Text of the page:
And why are these three voices so important?
Well, with Powell ramping up the hawkish rhetoric on Sep. 22 and his dovish minions following suit, their messaging is much different than the hawk talk that we normally hear from Bullard, Kaplan and Rosengren. For context, the latter two actually resigned for ethical reasons after their questionable day trading activity became public.
Please see below:
To explain, the graphic above depicts Bank of America’s FOMC dove-hawk spectrum. From left to right, the blue areas categorize the doves, while the red areas categorize the hawks. If you analyze the third, fourth and fifth columns from the left, you can see that Evans, Powell, Brainard and Williams are known for their dovish dispositions. However, with all four materially shifting their stances in the last week, the hawkish realignments are bullish for U.S. Treasury yields, bullish for the USD Index and bearish for the PMs.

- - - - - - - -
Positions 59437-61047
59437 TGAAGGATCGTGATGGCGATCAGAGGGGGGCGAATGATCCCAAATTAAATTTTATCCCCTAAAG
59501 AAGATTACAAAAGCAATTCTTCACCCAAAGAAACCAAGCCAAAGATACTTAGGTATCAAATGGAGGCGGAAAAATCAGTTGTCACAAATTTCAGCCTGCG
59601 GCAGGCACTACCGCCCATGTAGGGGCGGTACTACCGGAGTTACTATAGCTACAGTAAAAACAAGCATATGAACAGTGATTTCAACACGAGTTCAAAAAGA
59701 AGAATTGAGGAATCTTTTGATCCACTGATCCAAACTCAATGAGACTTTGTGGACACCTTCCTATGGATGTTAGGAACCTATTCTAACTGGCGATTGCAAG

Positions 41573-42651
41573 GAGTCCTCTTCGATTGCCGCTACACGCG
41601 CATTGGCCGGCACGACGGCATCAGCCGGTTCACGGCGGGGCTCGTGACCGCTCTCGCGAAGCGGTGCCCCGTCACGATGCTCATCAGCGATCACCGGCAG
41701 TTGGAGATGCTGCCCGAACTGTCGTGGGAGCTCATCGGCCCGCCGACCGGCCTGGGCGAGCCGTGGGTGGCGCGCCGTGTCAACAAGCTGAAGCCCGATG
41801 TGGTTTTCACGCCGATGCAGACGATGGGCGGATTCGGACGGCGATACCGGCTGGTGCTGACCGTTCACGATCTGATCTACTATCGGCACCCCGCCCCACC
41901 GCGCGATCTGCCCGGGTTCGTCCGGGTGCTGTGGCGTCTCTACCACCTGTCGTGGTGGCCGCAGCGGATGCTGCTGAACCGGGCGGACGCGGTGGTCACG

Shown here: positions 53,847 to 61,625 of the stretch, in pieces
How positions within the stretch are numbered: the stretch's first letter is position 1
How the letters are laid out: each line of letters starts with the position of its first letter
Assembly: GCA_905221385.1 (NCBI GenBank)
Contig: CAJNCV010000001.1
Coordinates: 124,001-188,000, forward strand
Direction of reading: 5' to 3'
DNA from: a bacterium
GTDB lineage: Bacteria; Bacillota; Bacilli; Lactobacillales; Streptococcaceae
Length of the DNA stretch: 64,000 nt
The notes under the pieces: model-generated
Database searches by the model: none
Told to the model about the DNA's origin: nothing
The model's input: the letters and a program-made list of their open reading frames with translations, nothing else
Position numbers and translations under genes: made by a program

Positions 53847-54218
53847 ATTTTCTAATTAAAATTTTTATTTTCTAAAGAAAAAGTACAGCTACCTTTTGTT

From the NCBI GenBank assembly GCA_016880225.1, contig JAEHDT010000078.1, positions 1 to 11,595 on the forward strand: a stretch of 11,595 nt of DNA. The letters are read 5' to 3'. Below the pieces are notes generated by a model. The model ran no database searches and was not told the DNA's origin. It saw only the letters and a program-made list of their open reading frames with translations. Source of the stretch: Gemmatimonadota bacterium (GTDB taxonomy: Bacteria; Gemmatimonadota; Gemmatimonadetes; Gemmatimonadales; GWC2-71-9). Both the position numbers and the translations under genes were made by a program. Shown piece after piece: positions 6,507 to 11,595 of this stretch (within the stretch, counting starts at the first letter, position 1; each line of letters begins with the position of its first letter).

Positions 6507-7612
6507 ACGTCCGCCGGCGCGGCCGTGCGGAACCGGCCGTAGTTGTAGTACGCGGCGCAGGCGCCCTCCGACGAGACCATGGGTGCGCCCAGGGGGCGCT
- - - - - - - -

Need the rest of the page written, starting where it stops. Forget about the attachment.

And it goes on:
For example, the U.S. 10-Year Treasury yield has risen by 19% over the last five trading days. What’s more, the U.S. 5-Year Treasury yield has risen by 24% over the last seven trading days and ended the Sep. 28 session at a new 2021 high. For context, the last time the U.S. 5-Year Treasury yield closed above 1% was Feb. 27, 2020.
Please see below:
On the opposite end of the double-edged sword slashing the gold price, the USD index is also reasserting its dominance. And with the greenback’s fundamentals also uplifted by higher U.S. Treasury yields, the current (and future) liquidity drains support a stronger U.S. dollar. For one, after 83 counterparties drained more than $1.365 trillion out of the U.S. financial system on Sep. 28, the Fed’s daily reverse repurchase agreements hit another all-time high.
Please see below:
To explain, a reverse repurchase agreement (repo) occurs when an institution offloads cash to the Fed in exchange for a Treasury security (on an overnight or short-term basis). And with U.S. financial institutions currently flooded with excess liquidity, they’re shipping cash to the Fed at an alarming rate. And while I’ve been warning for months that the activity is the fundamental equivalent of a taper – due to the lower supply of U.S. dollars (which is bullish for the USD Index) – as we await a formal announcement from the Fed, the U.S. dollar’s fundamental foundation remains robust.
Second, non-commercial (speculative) futures traders, asset managers and leveraged funds’ allocations to the U.S. dollar remain strong.
Please see below: